In a recent interview with Billboard.com, Everlast was quoted as saying “I would rather if people love or hate my music. The only thing I don’t want is indifference. If you are not stirring shit up, then what the hell are you doing?” At that point, I’d listened to his new album, Songs of the Ungrateful Living, a couple times and to be honest, I was kind of indifferent.
The interviewer also asked him if he felt the new album was more “hip-hop” this time around and I had to scratch my head on what the ‘F’ that meant. Everlast is an MC who has always known how to spit on the mic and carry a swagger no matter what the song sounded like. Let’s move away from my pet peeve of interviewers asking dumb questions though and back to my considerations regarding the new album.
Maybe I’m biased by the last album because I worked it and have a certain degree of loyalty to it, if not necessarily, the man. Whereas this album seems ahead of schedule (it’s usually a four-year cycle between his albums), The Ghost of Whitey Ford seemed like a welcome and refreshing musical turn for the artist. Ungrateful Living lacks musical bite. Take, for example, the track “Everyone,” off of Ghost – that track featured horns, pregnant bluesy bass, and back-up singers. You don’t get that on this album. You get “bumpa-bumpa-bah, buh, bumpa-bumpa-bah…” and, yes, Everlast rails on about how he doesn’t trust the government and how the American Dream is dead. That’s the leadoff single “I Get By”. I’m sure it will soon become a theme song for several ‘occupissed’s.’<– oh, no you didn’t, KBOX! Yeah…I did. I made a word.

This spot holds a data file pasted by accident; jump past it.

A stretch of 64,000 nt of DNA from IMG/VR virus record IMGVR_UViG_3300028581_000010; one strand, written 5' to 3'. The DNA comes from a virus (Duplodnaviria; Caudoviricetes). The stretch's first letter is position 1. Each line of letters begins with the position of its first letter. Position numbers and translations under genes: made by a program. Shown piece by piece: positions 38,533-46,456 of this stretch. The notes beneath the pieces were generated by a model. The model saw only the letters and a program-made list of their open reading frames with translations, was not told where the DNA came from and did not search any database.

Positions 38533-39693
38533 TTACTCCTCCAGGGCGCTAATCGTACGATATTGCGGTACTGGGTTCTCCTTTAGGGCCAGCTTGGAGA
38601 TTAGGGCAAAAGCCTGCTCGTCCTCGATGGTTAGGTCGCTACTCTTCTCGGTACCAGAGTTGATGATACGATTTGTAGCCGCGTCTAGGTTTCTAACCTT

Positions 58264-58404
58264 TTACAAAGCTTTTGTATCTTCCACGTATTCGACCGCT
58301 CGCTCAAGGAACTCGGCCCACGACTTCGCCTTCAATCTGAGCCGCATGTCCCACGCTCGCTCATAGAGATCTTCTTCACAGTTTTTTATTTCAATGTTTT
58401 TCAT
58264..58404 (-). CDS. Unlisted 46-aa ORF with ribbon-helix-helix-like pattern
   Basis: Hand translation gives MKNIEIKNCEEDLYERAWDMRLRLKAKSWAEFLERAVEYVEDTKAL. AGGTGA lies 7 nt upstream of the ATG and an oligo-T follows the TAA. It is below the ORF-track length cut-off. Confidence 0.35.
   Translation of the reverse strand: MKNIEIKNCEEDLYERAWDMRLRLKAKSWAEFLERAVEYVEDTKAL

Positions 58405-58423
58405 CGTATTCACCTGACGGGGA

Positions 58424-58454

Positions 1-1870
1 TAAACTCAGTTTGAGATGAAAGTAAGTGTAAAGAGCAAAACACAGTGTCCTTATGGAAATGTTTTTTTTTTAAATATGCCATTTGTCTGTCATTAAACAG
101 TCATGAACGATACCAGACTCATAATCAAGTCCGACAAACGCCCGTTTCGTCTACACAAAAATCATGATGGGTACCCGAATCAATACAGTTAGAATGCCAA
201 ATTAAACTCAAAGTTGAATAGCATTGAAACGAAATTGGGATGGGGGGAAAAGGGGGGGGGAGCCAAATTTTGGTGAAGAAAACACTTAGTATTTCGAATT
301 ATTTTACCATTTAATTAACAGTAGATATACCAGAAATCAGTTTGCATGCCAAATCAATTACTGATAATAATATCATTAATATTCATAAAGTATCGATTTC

It’s not all sour grapes. There are some really decent tracks, despite some musical ineptitude here. “Little Miss America,” amidst the flecks of banjo and rehashed guitar that sounds exactly like “Lonely Road”, is still a great storytelling song with a soaring, radio-friendly chorus you can’t help but bop your head to. Similarly, tracks “Long Road” and “The Rain” tell decent stories with decent, if unoriginal beats and melodies. He’s like the hip-hop version of Bruce Springsteen, but this just isn’t his Born in the USA. Maybe it wouldn’t hurt to have held a séance for Whitey Ford. Haunting up some creative inspiration might have worked better than “the trees” and a bottle of Jameson that fueled this one.
Ultimately, it’s fine for the casual listen, but I’m not clearing a ton of space on the iPod for it…
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